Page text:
I have a kinda symmetric feeling about “practical” research. “Okay, you have found that one-layer transformer without MLP approximates skip-trigram statistics, how it generalizes to the question ’does GPT-6 want to kill us all?”?
(I understand this feeling is not rational, it just shows my general inclination towards “theoretical” work)
I think the rule is “you maximize your bank account, not the addition to it”. I.e. your value of deals depends on how many you already have.
I want to say “yes, but this is different”, but not in the sense “I acknowledge existence of your evidence, but ignore it”.
My intuition tells me that we don’t “induce” taskiness in the modern systems, it just happens because we build them not general enough. It probably won’t hold when we start buliding models of capable agents in natural environment.
unpacking inner Eliezer model
If we live in world where superintelligent AGI can’t have advantage in long-term planning over humans assisted by non-superintelligent narrow AIs (I frankly don’t believe that we live in such world), then superintelligent AGI doesn’t make complex long-term plans where it doesn’t have advantage. It will make simple short-term plans where it has advantage, like “use superior engineering skills to hack into computer networks, infect as many computers as possible with its adapted for hidden distributed computations source code (here is a point of no return), design nanotech, train itself to an above average level in social engineering, find gullible and skilled enough people to build nanotech, create enough smart matter to sustain AGI without human infrastructure, kill everybody, pursue its unspeakable goals in the dead world”.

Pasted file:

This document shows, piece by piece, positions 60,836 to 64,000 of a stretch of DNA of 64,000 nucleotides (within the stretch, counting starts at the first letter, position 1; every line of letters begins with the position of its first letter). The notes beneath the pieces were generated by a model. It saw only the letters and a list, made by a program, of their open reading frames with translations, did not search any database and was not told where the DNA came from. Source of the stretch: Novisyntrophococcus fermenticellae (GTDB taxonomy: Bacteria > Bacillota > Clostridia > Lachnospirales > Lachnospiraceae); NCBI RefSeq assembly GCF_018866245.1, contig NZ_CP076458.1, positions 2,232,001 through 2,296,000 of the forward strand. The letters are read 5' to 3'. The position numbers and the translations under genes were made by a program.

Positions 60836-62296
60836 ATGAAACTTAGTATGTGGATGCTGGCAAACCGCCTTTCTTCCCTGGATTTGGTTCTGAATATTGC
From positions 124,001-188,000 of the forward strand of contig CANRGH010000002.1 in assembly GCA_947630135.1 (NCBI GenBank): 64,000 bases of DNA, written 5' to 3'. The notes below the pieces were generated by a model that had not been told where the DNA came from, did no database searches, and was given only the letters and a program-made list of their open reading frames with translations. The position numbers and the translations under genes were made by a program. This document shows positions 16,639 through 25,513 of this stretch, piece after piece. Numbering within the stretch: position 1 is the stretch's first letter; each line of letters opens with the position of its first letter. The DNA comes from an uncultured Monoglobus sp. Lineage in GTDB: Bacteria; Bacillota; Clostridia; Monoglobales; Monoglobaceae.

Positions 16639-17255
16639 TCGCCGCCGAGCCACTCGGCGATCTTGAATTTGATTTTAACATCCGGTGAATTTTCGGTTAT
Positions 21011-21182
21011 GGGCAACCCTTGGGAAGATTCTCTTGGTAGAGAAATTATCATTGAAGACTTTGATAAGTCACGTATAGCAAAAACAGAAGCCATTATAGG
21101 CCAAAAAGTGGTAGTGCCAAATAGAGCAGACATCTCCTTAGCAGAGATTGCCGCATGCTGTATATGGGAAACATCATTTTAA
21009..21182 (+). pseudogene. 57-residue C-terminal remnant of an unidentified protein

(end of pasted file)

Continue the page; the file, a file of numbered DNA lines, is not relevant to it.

Even if we imagine “AI CEO” the best (human aligned!) strategy I can imagine for such AI is “invent immortality, buy the whole world for it”, not “scrutinize KPIs”.
Next, I think your ideas about short/long-term goals are underspecified because you don’t take into account the distinction between instrumental/terminal goals. Yes, human software engineers pursue short-term instrumental goal of “creating product”, but they do it in process of pursuing long-term terminal goals like “be happy”, “prove themselves worthy”, “serve humanity”, “have nice things”, etc. It’s quite hard to find system with short-term terminal goals, not short-term planning horizon due to computational limits. To put in another words, taskiness is an unsolved problem in AI alignment. We don’t know how to tell superintelligent AGI “do this, don’t do everything else, especially please don’t disassemble everyone in process of doing this, stop after you’ve done this”.
If you believe that “extract short-term modules from powerful long-term agent” is the optimal strategy in some sense (I don’t even think that we can properly identify such modules without huge alignment work), then powerful long-term agent knows this too, and it knows that it’s on time limit before you dissect it, and will plan accordingly.
Claims 3 and 4 imply claim “nobody will invent some clever trick to avoid this problems”, which seems to me implausible.
Problems with claims 5 and 6 are covered in Nate Soares post about sharp left turn.
Can time-limited satisfaction be sufficient condition for completing task?
Several quick thoughts about reinforcement learning:
Did anybody try to invent “decaying”/”bored” reward that decrease if the agent perform the same action over and over? It looks like real addiction mechanism in mammals and can be the clever trick that solve the reward hacking problem.Additional thought: how about multiplicative reward? Let’s suppose that we have several easy to evaluate from sensory data reward functions which somehow correlate with real utility function—does it make reward hacking more difficult?